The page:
Don't Make Defaulting Tenant Guess on Months of Nonpayment

Don’t send tenants a default notice for nonpayment of rent that doesn’t specifically identify the months. Failing to list the months of nonpayment in the notice may cost you your right to evict the tenant or terminate the lease.

Don’t send tenants a default notice for nonpayment of rent that doesn’t specifically identify the months. Failing to list the months of nonpayment in the notice may cost you your right to evict the tenant or terminate the lease.

An Ohio landlord learned this lesson the hard way. It sent a defaulting tenant notice of nonpayment but didn’t identify the default months. The tenant then tendered three months of unpaid rent, contending that they covered January, February, and March. “Okay, we’re all caught up now,” the tenant claimed. But the landlord said the default wasn’t cured because the tenant still owed rent from December the year before and asked the court to declare that the lease was no longer in effect.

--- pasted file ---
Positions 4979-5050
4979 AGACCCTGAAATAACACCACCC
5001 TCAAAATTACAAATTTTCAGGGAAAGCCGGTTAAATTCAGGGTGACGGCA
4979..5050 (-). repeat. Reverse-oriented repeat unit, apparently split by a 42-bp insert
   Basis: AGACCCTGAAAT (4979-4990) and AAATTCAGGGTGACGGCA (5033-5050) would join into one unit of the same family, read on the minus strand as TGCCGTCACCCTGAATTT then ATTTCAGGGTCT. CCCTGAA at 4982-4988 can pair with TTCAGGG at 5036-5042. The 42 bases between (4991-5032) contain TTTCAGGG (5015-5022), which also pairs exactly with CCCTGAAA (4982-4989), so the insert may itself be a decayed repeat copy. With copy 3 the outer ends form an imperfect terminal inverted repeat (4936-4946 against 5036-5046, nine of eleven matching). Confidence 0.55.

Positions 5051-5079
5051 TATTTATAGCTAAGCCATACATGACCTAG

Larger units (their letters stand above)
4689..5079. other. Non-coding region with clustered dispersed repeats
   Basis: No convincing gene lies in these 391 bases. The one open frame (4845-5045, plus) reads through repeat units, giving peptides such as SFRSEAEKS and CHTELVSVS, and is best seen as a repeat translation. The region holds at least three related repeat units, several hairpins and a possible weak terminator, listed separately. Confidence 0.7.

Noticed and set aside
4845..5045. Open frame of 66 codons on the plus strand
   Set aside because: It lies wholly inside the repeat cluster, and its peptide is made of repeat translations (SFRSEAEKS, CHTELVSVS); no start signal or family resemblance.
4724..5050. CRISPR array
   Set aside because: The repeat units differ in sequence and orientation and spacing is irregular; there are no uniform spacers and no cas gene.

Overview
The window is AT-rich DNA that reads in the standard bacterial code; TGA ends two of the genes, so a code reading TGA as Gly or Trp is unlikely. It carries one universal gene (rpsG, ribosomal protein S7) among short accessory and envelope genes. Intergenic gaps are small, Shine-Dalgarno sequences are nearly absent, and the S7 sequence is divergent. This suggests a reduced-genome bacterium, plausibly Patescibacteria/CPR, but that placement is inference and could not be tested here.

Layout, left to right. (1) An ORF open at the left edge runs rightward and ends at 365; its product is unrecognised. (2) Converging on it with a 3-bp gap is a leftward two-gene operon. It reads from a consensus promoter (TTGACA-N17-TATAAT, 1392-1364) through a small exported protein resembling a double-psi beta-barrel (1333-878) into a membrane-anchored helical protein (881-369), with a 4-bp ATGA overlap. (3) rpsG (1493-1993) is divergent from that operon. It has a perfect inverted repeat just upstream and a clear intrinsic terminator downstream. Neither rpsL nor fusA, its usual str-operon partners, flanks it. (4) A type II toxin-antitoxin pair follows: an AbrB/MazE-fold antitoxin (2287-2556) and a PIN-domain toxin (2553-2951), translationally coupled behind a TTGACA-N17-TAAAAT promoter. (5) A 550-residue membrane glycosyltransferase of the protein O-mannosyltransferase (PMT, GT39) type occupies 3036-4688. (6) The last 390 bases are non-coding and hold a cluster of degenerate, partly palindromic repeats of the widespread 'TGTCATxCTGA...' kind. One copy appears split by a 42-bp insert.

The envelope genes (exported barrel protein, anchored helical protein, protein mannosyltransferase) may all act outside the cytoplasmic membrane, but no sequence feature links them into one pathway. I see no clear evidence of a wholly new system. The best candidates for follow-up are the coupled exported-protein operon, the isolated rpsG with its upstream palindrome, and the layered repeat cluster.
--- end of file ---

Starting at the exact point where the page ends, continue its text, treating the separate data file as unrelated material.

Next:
The Ohio court ruled that the landlord couldn’t terminate the lease based on the default notice it sent the tenant. The lease gave the tenant the right to cure a default within 15 days of receiving a default notice from the landlord. Since the default notice didn’t list the months of default, the tenant didn’t have “the specific information necessary” to know that rent was actually due for four months. The right to cure a default becomes a “meaningless guessing game,” if a tenant doesn’t know what it has to do to cure, the court concluded [Gallagher v. Borden, Inc., No. 92AP-287 (Regular Calendar), 1992 Ohio App. LEXIS 6736].  

 

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